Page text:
They have been called everything from “America’s Rock Band” to “New Jersey’s Second Favorite Musical Export.” They are The Smithereens! Dennis Diken on drums. Mike Mesaros on Bass. Jim Babjak on lead guitar. And the late great Pat DiNizio on vocals. Their signature sixties retro fused sound ruled the airwaves in the time of 1980s “Alternative Rock.” They didn’t just create songs, the built anthems. I dare you to sit still while listening to “Blood & Roses,” “Top Of The Pops,” “House We Used To Live In” or “Behind The Wall Of Sleep.” You can’t do it. The band, now in it’s 42 year continues to tour the world. Not an easy task, considering their lead singer died in 2017. With a little help from their friends, Robin Wilson of Gin Blossoms, and fellow eighties stalwart Marshall Crenshaw, The Smithereens continue to tour and keep the band’s songs and vision alive. To further celebrate they are set to release “The Lost Album” on September 23rd. A 12-track masterpiece of classic Smithereens songs for the archives featuring Jim, Mike, Dennis and Pat DiNizio. I caught up with Drummer Dennis Diken and guitarist Jim Babjak For this exclusive Alchemical Interview.
Alchemical: You have had a successful four-plus decades as a band. But what would you have done if the band hadn’t taken off?
Jim: I was going to move from New Jersey to Arizona with my parents and open a tavern. We had a tavern in New Jersey and In 1979 talked my parents into selling it and moving to Arizona. They sold the house and tavern and moved west. They expected me to go but right at that time Dennis and Mike and I started playing with Pat. And getting serious about the band. My dad was pissed at me for 6 years and didn’t really talk to me. Until our first album came out and we were on the charts. Then we [were] a proud dad.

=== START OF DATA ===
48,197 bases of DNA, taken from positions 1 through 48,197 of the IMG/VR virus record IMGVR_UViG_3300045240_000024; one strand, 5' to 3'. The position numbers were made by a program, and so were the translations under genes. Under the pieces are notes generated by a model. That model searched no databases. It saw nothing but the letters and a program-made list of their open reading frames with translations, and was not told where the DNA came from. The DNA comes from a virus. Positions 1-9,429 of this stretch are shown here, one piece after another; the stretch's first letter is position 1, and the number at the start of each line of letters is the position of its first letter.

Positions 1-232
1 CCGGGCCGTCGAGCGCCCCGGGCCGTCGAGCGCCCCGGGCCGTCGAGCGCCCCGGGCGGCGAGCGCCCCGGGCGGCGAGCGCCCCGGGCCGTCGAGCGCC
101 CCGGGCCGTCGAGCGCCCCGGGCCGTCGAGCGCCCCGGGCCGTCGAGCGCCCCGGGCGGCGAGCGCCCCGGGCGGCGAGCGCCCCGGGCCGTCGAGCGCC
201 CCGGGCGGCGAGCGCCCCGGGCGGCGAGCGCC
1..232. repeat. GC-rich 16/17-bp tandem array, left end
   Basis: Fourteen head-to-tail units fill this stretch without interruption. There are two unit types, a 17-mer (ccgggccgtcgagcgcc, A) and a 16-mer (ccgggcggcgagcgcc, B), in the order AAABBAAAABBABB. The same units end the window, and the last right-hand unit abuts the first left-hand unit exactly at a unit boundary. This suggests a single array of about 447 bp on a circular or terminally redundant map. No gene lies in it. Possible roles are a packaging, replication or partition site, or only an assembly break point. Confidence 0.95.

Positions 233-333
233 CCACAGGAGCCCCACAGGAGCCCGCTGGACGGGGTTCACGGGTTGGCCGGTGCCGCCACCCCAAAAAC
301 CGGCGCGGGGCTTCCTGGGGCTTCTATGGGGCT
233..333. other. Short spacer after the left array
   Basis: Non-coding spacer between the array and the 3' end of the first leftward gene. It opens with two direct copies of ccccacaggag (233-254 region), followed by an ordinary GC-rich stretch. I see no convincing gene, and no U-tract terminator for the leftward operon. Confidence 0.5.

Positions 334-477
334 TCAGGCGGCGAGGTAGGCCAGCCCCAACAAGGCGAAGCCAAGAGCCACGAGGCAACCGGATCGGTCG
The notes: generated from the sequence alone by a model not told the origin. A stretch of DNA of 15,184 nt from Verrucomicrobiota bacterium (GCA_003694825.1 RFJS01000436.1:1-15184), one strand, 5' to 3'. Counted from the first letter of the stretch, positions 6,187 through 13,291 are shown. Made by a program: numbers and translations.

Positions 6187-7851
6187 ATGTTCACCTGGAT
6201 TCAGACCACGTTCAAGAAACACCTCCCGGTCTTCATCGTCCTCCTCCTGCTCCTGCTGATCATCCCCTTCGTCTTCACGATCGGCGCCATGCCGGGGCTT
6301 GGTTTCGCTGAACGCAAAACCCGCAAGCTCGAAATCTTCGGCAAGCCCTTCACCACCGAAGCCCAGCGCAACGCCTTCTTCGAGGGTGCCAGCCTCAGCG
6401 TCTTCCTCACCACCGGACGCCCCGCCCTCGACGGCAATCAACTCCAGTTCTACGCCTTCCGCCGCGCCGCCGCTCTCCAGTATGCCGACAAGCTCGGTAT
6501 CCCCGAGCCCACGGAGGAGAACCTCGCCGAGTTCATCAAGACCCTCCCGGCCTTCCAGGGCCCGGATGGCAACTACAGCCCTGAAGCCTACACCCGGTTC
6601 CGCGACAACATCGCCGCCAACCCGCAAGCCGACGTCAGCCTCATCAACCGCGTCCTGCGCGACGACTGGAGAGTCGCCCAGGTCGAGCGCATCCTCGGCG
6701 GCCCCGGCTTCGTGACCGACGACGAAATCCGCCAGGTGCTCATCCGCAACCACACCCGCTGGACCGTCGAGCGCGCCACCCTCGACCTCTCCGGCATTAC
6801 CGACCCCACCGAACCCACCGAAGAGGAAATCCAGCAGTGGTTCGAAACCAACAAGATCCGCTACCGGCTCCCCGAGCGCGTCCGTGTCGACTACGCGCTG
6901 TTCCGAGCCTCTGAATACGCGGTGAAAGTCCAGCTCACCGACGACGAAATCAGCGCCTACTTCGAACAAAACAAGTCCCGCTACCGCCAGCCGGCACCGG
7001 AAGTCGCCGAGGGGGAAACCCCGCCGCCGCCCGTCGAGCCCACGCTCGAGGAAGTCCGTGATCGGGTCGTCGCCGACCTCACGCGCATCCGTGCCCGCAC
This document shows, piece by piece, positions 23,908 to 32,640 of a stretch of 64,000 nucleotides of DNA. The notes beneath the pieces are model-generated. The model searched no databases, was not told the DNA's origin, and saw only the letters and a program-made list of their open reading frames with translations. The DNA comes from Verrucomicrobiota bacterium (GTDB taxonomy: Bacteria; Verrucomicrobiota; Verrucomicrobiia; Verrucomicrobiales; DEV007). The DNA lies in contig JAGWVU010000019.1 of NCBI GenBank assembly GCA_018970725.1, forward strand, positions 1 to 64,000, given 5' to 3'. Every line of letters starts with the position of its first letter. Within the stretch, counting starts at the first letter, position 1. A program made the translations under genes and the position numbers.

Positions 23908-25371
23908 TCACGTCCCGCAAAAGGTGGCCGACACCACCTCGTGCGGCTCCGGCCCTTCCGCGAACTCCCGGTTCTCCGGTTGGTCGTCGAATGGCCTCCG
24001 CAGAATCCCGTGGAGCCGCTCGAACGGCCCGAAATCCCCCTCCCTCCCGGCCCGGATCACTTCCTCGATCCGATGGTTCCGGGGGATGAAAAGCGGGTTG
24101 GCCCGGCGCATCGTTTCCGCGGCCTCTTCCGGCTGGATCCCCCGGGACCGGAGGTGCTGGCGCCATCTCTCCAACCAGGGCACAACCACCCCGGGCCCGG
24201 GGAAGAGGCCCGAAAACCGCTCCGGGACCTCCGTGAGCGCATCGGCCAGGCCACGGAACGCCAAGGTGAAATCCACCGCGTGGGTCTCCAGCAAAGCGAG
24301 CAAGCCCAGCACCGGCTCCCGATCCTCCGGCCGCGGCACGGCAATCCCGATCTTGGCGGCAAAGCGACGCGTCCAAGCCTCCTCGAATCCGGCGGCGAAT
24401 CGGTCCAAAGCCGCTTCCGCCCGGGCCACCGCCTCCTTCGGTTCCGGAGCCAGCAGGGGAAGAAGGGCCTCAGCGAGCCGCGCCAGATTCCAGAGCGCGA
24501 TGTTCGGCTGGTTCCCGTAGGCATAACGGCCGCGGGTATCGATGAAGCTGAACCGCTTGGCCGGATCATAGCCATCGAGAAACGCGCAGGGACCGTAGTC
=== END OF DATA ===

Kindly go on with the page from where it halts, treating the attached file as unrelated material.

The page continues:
Dennis: I always wanted to go into radio when I was a kid. I wanted to be a DJ. Even with that I always knew I would eventually end up playing music. I was determined I was going to play drums in a rock and roll band. I get to do both now. I do a weekly show now called “Denny’s Den” on WFMU and online (https://wfmu.org/playlists/DI/)
Alchemical: What was the moment you knew the band was going to “Make It?”
Dennis: We were in Los Angeles playing the “Playing The Roxy”. Our single “Blood & Roses” from our Enigma record was still happening [on the] radio. The video was all over MTV. But we were working on releasing “Behind The Wall Of Sleep” which was the second single from our “Especially For You.” It was summer and after soundcheck, the promotion guy for our label pulled us aside at the stairs there at The Roxy. We had a meeting and he told us that it looked like “Behind The Wall Of Sleep” was getting added at key radio stations and was about to take off. At that moment I heard the second single was happening I thought, “Wow, maybe we really have a shot now.” Because it was not just one single. It gave me hope that we wouldn’t be a one hit wonder. I’ll never forget that moment and that feeling. It was a big deal to me.
Alchemical: What were some of the highlights of the years you were signed to Capitol Records?
Dennis: There were so many. Playing on “Saturday Night Live” was big.